Oct 292014
 

“Often a non-Christian knows something about the earth, the heavens, and the other parts of the world, about the motions and orbits of the stars and even their sizes and distances,…  and this knowledge he holds with certainty from reason and experience. It is thus offensive and disgraceful for an unbeliever to hear a Christian talk nonsense about such things, claiming that what he is saying is based in Scripture. We should do all that we can to avoid such an embarrassing situation, lest the unbeliever see only ignorance in the Christian and laugh to scorn.”

—St. Augustine, “De Genesi ad litteram libri duodecim” (The Literal Meaning of Genesis)

 Posted by at 08:44:15
Oct 252014
 

For the last six months I’ve been using an iPad mini Retina (16GB) in place of my iPad 3 (64GB), which I gave to my high school student kid since he uses his iPad extensively for homework and reading and the non retina screen on his iPad 2 was giving him a headache after more than an hour or two of reading.

The biggest issue with the mini was the storage space, and it was so cramped in terms of the apps I could install in the 10.7GB available on it that I was 100% positive that this fall’s iPads would all be at 32GB. After the limited update on iOS 8, maybe Apple has realized that a 16 GB iPad is user-hostile. I have a friend who cannot update to iOS 8 on her iPad because she cannot free up the 5.5GB of free space and does not have a computer. Her iPad is her computer.

In order to update my mini to iOS 8 I had to go through quite a complicated dance. First, I tried deleting all the large apps, but that didn’t leave me enough free space. Despite only being able to add up about 3GB of data on the iPad, it showed that I had 8GB used and only 2.7GB free. I could have cheated and plugged the iPad into iTunes, but since I was trying to figure out how my friend could update, I didn’t. While I was looking for ways to free space, my free space kept dropping. Eventually, despite adding no data, my free space dropped to 0 bytes. At this point, I wiped the iPad and restored it. Finally, I had 7GB free and was able to do the OTA update to iOS 8. Over the next month, my free space again dropped to 0 bytes by the time I went to do the OTA update to iOS 8.1. Again, I had to wipe the iPad and restore it in order to install iOS 8.1.

This is not a solution for the majority of users, and while part of the problem is Apple’s terrible handling of “Other”, a large part of it is the constraint of the 16GB devices.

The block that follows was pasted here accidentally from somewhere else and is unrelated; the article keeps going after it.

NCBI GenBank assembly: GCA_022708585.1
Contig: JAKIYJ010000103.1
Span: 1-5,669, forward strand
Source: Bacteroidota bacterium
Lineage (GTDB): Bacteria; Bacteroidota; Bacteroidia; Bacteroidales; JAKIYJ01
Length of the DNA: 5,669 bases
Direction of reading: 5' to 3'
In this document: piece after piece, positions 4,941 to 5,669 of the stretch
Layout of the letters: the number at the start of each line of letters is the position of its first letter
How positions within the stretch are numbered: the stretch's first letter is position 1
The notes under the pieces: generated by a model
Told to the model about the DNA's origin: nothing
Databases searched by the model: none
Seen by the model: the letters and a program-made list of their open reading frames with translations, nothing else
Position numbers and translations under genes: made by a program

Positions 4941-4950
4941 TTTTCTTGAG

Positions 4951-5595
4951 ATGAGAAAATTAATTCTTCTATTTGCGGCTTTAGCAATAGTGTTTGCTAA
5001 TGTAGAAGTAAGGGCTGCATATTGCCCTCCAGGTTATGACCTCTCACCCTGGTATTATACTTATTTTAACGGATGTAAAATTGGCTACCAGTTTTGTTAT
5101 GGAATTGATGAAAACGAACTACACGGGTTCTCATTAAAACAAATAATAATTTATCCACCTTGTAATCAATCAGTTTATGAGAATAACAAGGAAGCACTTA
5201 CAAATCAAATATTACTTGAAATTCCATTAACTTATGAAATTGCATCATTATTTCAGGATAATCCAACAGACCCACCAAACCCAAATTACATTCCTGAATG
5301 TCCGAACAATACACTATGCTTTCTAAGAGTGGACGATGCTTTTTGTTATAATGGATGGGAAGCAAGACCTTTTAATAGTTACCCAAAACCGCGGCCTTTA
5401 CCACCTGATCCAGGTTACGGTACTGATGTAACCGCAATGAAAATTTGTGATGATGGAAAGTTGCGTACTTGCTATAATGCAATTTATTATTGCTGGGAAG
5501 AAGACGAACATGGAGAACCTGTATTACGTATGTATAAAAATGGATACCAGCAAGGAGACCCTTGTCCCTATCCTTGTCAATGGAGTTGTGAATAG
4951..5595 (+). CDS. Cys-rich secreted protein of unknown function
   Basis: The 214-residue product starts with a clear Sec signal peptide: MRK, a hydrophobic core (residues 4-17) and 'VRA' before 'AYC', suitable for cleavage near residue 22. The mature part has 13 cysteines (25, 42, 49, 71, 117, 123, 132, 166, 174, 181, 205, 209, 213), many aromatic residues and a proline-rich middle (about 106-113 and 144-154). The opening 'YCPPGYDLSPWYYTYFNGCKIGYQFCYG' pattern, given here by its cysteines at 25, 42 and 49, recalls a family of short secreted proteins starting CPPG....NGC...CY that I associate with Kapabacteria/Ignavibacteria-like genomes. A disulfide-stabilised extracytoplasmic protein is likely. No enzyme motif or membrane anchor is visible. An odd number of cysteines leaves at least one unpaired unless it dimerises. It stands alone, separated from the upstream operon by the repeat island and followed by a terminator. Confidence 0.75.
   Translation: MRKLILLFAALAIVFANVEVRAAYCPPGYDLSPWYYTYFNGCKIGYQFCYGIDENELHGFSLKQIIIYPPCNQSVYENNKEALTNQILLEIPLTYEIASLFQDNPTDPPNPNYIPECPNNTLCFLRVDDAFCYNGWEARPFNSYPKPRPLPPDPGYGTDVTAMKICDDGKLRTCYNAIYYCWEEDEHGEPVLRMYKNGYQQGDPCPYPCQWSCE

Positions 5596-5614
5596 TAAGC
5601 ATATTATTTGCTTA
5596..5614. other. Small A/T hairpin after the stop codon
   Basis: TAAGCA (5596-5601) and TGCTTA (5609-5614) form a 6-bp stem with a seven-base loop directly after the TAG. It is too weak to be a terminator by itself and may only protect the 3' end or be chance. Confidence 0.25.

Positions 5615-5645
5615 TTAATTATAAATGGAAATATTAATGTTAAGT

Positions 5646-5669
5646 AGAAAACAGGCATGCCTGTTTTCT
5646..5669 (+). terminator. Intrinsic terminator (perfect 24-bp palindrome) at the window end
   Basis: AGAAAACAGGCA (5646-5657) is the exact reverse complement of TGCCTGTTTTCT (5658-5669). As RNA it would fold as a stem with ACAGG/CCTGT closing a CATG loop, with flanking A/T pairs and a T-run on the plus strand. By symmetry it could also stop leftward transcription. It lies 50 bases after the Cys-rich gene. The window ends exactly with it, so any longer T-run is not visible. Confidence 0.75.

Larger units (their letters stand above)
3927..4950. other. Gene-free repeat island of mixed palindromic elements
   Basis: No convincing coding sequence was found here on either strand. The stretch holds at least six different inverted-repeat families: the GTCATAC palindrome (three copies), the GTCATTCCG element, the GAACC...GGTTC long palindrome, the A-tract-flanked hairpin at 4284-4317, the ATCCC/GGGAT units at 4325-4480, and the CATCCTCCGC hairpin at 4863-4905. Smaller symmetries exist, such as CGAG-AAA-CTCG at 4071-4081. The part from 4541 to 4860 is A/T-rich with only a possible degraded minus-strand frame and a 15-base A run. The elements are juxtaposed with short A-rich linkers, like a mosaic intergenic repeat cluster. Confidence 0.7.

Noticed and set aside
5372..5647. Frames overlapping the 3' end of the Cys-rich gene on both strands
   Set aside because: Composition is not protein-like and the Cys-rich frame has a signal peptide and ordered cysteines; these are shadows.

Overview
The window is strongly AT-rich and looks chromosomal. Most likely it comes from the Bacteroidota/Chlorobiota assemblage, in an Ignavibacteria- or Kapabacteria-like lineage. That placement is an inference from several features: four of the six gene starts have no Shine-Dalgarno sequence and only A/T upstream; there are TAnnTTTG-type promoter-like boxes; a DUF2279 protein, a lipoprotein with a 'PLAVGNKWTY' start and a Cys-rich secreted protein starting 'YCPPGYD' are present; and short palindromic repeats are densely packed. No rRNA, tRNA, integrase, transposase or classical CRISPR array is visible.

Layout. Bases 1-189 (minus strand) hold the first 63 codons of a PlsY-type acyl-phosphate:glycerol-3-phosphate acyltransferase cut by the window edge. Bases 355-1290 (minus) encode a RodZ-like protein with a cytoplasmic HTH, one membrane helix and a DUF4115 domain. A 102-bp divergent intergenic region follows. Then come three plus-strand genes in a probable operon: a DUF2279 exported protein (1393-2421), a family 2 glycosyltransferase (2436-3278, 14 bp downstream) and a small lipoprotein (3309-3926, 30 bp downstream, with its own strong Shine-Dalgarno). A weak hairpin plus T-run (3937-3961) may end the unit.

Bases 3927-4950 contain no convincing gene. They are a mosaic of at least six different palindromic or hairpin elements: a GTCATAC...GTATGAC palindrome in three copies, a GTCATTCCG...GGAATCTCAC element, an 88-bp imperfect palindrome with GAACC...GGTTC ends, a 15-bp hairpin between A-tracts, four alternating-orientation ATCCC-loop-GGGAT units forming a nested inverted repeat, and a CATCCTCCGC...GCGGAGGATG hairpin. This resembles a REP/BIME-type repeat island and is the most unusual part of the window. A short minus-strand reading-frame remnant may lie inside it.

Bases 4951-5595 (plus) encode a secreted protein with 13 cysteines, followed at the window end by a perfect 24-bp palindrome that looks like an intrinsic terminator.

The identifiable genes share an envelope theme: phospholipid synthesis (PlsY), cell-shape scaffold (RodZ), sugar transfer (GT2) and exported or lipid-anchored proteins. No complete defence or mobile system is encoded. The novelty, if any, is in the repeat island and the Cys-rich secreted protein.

There were other problems as well. The iPad mini is literally a full-sized iPad that is shrunk down, and while that is great for weight and portability it is not that great for reading, typing, or tapping. I notice a lot more tap-errors on the mini than on a full sized iPad.

I knew I was buying a new iPad this fall, and my only question was if I was getting a mini or an air, but a few weeks before the new iPads came out I’d decided on the full-sized version.

I have had my iPad Air 2 for a day now, and am completely satisfied with it. Impressed, even. I do miss the weight of the mini, but I am finally back on an iOS device where I can comfortably type in the device without an external keyboard. This post, for example.

The only other thing of note on the new iPad Air 2 is that the side “ring silent” switch is gone, and it appears to me that it is impossible to make the iPad completely silent. Even with the volume turned all the way down to mute and the control center switched to mute, the iPad was still quite loud when I activated Siri, loud enough it woke up my wife. I suppose it makes sense that Siri always makes noise, but the noise was quite loud.

 Posted by at 17:36:58
Sep 292014
 

Or, Why I listen to a podcast on a  topic I’m not interested in.

I listen to a lot of podcasts, and I do mean a lot of podcasts. It’s not unusual to see me with headphones in at the coffee shop, or wandering around the house doing house stuff and getting through 50-60 hours of podcasts. To give you an idea, the podcast app Overcast has a metric on how much time you’ve saved using its “Smart Speed” setting that takes out some of the silent pauses in a podcast. That number is over 60 hours so far, and Overcast hasn’t been out that long. I also listen to most podcasts at 2x speed (or higher), so I get through a lot in a week.